Singh paints this portrait of a similar grandmother who spent even the last day of her life, praying, following the age-old traditions. In the pre-independence and post-independence eras, Indian conventions mean:

  • Grandmothers are expected to give up earthly matters and focus on their afterlife.

  • To read the scriptures, they should either be in prayer or visiting temples.

  • They are not supposed to have any desires as such.

  • They should never pursue what their senses gestured and suppress their unconscious impulses.

  • Even if they are retired, they should be obligated to look after their grandchildren and look after them in every possible manner.

Singh's grandmother probably got married when she was a child because her husband was a gentleman who looked very old and had already died when Khushwant Singh was very young. Singh only recalls his grandfather through his photos. He thinks of him as a guy who looked so elderly that he was just born to have grandchildren, not to have a wife and children! He couldn't imagine that his grandmother could ever be pretty, but he found her beautiful. Notice the small difference between 'beautiful' and 'pretty'. For frivolous women and young girls with lipstick, the term 'Pretty' was used. 'Beautiful' was used for a woman who had devoted her life to her family and who had always been cherished.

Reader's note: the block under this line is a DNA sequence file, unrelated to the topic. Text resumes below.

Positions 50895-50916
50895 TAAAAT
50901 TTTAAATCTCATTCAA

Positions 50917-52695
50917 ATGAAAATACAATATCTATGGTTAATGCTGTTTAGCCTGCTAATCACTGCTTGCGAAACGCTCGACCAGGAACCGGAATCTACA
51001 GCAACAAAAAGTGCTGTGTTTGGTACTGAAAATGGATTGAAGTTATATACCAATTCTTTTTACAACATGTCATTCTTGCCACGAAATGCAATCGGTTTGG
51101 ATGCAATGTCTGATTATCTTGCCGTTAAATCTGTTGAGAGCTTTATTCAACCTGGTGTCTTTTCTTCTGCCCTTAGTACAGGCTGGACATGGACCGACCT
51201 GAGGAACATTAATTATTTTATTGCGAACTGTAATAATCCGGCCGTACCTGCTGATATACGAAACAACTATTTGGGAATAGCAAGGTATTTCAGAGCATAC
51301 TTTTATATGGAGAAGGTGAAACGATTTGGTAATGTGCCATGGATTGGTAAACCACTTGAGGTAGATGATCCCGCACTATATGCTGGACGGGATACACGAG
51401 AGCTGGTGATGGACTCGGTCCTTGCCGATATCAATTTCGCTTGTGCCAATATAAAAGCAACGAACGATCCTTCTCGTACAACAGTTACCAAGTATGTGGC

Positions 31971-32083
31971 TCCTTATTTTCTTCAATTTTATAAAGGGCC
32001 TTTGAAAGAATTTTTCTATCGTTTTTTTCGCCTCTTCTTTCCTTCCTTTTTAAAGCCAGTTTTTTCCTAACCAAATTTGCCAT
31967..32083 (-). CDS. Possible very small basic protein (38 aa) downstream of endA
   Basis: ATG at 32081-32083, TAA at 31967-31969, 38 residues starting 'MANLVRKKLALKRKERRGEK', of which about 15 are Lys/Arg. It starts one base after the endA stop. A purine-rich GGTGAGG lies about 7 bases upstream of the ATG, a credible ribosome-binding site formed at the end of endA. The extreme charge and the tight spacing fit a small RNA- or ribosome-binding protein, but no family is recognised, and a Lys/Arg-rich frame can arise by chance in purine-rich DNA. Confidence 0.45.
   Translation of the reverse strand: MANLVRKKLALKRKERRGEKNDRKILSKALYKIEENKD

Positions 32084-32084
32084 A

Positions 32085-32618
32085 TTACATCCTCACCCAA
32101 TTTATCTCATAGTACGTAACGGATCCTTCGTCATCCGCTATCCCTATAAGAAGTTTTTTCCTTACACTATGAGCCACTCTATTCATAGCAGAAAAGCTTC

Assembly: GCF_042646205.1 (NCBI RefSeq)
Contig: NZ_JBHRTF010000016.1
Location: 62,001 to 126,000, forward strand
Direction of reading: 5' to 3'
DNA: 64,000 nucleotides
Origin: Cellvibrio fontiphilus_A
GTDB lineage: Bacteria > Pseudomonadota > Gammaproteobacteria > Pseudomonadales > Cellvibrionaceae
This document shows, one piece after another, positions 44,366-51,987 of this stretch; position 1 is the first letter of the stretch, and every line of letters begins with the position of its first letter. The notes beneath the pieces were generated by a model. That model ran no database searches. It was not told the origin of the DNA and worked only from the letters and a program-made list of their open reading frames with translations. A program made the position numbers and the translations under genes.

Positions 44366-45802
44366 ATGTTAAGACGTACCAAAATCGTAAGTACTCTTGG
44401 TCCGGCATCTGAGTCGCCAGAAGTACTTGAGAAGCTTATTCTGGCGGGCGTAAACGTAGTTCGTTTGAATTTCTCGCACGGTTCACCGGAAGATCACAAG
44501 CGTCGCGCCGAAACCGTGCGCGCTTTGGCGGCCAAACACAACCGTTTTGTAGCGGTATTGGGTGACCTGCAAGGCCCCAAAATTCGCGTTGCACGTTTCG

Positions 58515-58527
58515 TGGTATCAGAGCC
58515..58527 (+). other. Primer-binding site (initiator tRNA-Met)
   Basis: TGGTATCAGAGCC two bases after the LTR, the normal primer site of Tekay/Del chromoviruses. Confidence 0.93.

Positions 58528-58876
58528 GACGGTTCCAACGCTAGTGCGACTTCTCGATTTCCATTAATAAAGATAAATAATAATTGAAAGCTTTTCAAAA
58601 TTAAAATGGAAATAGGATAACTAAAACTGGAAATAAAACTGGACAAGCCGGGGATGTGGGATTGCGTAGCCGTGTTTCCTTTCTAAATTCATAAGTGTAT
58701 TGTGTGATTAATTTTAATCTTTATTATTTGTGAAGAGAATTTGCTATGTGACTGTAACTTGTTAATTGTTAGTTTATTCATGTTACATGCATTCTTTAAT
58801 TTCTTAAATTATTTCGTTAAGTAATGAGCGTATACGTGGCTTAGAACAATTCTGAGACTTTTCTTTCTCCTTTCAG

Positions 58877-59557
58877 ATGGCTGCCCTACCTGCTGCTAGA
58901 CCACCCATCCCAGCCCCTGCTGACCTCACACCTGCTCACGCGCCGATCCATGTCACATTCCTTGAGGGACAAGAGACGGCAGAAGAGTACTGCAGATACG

Women just weren't educated in Khushwant Singh's grandmother's time, and particularly not in English. They were taught only to read the sacred alphabets, Hindu or Sikh religious scriptures, and to be adept at household chores. Khushwant Singh's grandmother could read and comprehend the scriptures. However, when he went into an English school, she was unable to understand western thinking, western topics, and everything taught to Singh. As he began to study western music, she almost stopped engaging with him.  She felt that the music was:

  1. Having an affiliation that is loose.

  2. The monopoly of the harlots and beggars on this type of music.

  3. Not intended for gentlefolk.

It is odd, however, that this same grandmother picked up her dilapidated drum on the last day of her life to beat and sing a song celebrating the arrival of warriors. After being abroad for five years, Singh had just returned from university education overseas. Perhaps his grandmother had taken it upon herself to play the drum, to appease him. I sense, though, that she was looking for a justification to at least encourage music for a few hours in her otherwise colourless existence. The opposite notion she had about music was based on the dictates of society and particular cultures that looked down on music in pre-independence India.